As a MakerPro, if you have a product or service to offer, Maker Faires can be a natural fit for promotion. Though they vary greatly in size and audience, people are there to see new inventions, and getting a booth is usually as easy as applying and showing up with your creation. Sometimes a fee is involved, but this is generally minimal if it exists at all.
I’ve displayed at three of these events personally, and attended one as a reporter. Additionally, I will be at the Maker Faire in Orlando in October. One thing that I’ve personally observed is that people really get interested in things that move. I brought my CNC router one year and had it running, which attracted huge amount of attention, and I was able to make things to give away to people to take home. Even though I wasn’t there to sell anything, I had a great time, and hopefully exposed my work to many more people.
[A Giant Raspberry Pi Infinity served as an eye-catching display at this Maker Faire]
At another event, I set up my MountainBeest (an ancestor to the StrandMaus mentioned previously) hanging about 15 feet above the crowd, remote controlled at my booth. To my dismay, people didn’t look up as much as I wanted and didn’t really make the connection between me and the ‘Beest. Perhaps a better approach would be something like the shown above. Though still elevated, it’s quite eye-catching and connected very obviously to the booth in question.
[A young Maker Faire attendee enjoys an interactive display made from Maker Pipe]
According to David Schlitter, creator of a system for creatively attaching electrical conduit together called , “Maker Faire attendees expect interaction and fun at every turn. They want to touch and learn about your product.” Schlitter has shown off Maker Pipe at two Faires this year, with plans for four more. To catch people’s attention, he made a “cannonball run” game where players raced plastic balls on rails made with the product.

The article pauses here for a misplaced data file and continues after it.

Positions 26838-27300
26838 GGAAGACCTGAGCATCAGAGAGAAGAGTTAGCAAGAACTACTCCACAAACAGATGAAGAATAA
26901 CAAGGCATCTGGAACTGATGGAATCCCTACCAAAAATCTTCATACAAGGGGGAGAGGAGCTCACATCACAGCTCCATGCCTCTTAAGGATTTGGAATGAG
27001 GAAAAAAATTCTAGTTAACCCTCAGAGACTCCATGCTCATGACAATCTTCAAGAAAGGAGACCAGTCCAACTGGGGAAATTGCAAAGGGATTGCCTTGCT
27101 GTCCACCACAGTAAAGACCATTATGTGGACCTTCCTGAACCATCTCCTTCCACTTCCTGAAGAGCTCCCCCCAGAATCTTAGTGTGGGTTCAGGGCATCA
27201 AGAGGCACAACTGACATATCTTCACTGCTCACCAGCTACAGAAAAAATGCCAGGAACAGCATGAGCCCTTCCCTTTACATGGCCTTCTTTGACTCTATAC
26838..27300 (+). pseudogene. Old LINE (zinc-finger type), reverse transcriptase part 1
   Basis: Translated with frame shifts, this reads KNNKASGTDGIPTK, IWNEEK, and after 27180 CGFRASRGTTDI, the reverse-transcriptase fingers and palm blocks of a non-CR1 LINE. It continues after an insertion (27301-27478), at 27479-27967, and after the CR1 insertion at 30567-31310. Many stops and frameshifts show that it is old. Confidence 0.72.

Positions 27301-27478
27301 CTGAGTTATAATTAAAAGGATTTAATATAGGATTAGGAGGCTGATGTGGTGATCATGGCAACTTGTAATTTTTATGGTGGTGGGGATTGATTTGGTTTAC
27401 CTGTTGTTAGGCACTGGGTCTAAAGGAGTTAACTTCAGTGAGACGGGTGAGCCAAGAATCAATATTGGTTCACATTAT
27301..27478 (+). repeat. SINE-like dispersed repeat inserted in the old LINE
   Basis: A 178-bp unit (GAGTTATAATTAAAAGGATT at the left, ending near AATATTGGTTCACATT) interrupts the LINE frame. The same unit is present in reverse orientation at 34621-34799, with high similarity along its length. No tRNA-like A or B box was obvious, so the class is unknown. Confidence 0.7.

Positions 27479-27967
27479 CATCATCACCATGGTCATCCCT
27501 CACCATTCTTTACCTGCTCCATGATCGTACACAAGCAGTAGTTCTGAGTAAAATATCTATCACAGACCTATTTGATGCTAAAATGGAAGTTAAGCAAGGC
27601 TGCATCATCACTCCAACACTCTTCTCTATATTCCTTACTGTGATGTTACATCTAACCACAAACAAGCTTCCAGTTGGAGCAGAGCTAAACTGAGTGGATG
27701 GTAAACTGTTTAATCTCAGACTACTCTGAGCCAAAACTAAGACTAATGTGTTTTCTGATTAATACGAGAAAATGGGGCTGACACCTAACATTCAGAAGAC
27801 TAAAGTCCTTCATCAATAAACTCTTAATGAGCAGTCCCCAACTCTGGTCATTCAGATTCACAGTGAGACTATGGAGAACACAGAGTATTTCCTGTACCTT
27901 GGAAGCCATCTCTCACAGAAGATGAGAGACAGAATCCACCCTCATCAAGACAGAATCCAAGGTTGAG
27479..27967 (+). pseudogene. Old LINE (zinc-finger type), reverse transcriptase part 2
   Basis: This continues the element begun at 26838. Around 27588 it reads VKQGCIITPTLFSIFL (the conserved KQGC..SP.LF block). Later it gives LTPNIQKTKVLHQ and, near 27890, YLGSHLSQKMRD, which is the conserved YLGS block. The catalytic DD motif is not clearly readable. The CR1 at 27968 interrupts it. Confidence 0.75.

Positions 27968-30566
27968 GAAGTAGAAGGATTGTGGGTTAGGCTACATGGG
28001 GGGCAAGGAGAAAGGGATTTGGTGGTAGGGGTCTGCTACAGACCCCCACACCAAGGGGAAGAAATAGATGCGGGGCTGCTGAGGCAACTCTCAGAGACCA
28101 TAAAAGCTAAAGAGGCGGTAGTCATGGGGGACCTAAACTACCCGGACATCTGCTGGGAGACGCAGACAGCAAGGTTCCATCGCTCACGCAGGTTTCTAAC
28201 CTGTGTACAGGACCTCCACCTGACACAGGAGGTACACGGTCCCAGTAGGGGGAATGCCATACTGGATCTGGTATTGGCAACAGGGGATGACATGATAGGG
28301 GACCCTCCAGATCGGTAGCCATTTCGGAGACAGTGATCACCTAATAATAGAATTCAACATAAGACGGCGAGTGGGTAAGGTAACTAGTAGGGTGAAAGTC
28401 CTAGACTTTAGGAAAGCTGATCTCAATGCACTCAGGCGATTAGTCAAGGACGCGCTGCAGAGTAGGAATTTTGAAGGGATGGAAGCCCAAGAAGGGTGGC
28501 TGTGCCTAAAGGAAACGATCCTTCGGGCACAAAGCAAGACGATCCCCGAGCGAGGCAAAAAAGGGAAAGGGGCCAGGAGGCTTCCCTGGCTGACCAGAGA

[David Schlitter, creator of Maker Pipe, shows off his Editor's Choice award at National Maker Faire 2016]
Traditional “trade show” methods shouldn’t be neglected at these events either. Stickers or other giveaways advertising your product are quite popular, and hopefully will help people at least remember who you are or what you’re selling. A wide age range go to these events, so be sure to consider that in your giveaway selection. A T-shirt with your logo on it can’t hurt either, and be ready to talk about your product–a lot. If you’re promoting something you made, you’re likely very passionate and knowledgeable about it, hopefully making this fun.
Schlitter adds that “After every Maker Faire we are energized and excited about how the event went for us,” and that the product feedback can be quite valuable. In true MakerPro fashion, perhaps the best way to learn how to do a good Faire and perfect your product for that audience is to simply apply and display!